This next garden includes Peas, Zucchini, Head Lettuce, Herbs and Flowering Annuals.
Lets start with my seeded Peas. They are the one thing that I look forward to the most, every year! Nothing is better than the taste of freshly picked peas for immediate snacking. My little ones love peas as much as I do, so I strategically placed them in the box closest to our outdoor play area. That way, anytime we want a snack, it is only a few feet away from us.
From the beginning, my little ones and I, have kept a close eye on our peas, anticipating that first taste. Any peas we don’t eat, we pick and freeze for future meals. Once the peas are all eaten and harvested, I then pull the plants out. They will no longer produce anymore for the season. I will keep that space open, because I will reseed more peas in mid August to have a Fall Batch.
Since Zucchini produces so much from just one mound, I only seeded 2 mounds this year. Each mound had 3 seeds in it. It is Zucchini season now, and we have found that 2 mounds is the perfect amount for our family. We eat them fresh and I also freeze them for future meals, such as Zucchini Pizza, (recipe coming soon).
Here is the last raised bed. This bed includes Pickles, Celery, Cauliflower, 2 Varieties of Lettuce and Flowering Annuals.
This variety of lettuce shown is called, Green Towers. This is my first time growing it, and I find it to be similar in growth habit to Romaine Lettuce. The taste is in between Romaine and Head Lettuce. I cut a couple bundles at a time. I will eat them right away, and the rest I chop and store in the fridge for later use. So far they have stayed very nice while I just cut as needed. Once they are cut, they are all done.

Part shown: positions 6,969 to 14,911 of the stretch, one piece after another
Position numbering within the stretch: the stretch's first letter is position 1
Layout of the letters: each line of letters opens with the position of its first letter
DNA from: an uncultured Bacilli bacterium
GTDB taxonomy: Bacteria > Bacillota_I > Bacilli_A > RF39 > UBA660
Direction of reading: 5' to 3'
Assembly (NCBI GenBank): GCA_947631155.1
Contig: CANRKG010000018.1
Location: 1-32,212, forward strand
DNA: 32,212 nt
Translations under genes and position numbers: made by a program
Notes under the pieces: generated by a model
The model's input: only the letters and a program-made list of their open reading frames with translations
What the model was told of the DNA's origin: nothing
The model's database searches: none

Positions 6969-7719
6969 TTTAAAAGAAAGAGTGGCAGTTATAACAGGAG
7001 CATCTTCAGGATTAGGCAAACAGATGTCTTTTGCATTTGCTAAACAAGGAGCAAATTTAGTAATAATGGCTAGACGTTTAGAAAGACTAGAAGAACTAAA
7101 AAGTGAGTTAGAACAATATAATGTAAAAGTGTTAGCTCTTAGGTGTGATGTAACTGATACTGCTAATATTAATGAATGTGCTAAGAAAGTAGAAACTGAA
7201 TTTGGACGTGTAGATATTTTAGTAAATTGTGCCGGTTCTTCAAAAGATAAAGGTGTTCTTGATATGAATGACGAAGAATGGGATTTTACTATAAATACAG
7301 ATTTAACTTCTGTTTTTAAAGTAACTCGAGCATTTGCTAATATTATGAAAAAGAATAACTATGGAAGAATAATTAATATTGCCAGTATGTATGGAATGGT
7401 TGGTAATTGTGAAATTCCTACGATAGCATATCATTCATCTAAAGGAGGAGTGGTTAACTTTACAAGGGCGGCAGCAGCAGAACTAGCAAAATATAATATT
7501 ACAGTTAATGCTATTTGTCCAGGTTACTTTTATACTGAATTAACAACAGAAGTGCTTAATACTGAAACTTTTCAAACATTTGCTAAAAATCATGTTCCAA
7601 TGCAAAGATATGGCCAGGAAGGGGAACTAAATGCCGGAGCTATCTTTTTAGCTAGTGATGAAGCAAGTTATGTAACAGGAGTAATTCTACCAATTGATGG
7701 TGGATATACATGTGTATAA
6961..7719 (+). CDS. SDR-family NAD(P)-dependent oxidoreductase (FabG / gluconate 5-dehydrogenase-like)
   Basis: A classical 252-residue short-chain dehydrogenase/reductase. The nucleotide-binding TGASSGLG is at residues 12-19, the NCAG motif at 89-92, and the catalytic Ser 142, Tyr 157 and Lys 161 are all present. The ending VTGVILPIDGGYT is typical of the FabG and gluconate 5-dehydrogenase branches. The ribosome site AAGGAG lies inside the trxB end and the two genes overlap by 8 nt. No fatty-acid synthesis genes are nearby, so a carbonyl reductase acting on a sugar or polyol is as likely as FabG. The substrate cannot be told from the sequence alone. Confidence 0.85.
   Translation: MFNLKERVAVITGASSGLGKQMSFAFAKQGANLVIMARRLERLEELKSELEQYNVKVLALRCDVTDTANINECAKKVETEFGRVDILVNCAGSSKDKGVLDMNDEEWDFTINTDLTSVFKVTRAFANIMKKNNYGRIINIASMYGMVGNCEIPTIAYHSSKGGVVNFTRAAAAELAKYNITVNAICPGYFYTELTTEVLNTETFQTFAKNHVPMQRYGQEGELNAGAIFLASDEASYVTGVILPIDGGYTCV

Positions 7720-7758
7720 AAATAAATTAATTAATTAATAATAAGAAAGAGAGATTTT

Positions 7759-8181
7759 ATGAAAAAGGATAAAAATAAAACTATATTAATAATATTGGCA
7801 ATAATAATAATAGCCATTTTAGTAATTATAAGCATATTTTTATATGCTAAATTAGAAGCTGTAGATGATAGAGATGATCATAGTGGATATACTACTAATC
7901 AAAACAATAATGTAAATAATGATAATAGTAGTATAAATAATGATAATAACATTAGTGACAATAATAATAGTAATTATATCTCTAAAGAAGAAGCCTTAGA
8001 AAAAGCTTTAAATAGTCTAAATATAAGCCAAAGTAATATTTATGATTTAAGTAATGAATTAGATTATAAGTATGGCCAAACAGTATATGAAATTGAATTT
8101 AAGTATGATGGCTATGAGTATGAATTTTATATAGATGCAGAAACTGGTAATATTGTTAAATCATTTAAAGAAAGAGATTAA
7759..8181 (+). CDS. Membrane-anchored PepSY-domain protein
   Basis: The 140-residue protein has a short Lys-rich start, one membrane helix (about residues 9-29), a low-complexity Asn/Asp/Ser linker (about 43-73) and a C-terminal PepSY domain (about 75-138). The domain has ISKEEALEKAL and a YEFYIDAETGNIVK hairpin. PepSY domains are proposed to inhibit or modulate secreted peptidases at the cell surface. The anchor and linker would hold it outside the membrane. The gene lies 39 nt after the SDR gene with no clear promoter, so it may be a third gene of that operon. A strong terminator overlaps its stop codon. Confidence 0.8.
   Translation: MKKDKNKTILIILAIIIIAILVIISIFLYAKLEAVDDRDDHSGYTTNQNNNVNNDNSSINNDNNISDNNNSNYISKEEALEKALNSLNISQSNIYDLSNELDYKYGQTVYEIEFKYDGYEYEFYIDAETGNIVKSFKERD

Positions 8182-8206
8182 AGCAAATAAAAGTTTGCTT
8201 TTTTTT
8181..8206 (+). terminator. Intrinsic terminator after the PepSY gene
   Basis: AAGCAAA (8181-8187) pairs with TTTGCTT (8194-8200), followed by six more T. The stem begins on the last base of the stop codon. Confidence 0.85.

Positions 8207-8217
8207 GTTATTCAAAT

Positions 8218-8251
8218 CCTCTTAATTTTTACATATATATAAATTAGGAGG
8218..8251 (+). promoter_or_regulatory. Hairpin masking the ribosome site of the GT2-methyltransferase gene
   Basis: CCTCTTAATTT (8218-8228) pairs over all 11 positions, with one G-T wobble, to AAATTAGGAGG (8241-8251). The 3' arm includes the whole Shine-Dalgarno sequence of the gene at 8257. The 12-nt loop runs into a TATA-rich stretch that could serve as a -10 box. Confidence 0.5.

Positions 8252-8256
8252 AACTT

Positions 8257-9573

The Lettuce in this image is called, Salad Bowl Mix. The taste reminds me of Spring Mix Lettuce. It is very good tasting and stays nice after being chopped and stored in the fridge. The only thing I do to maintain this lettuce is water almost daily, but water very lightly. You also have to chop it as soon as it is ready to eat, like in the picture. Once you chop it, it continues to grow and provides fresh Lettuce for you all season long!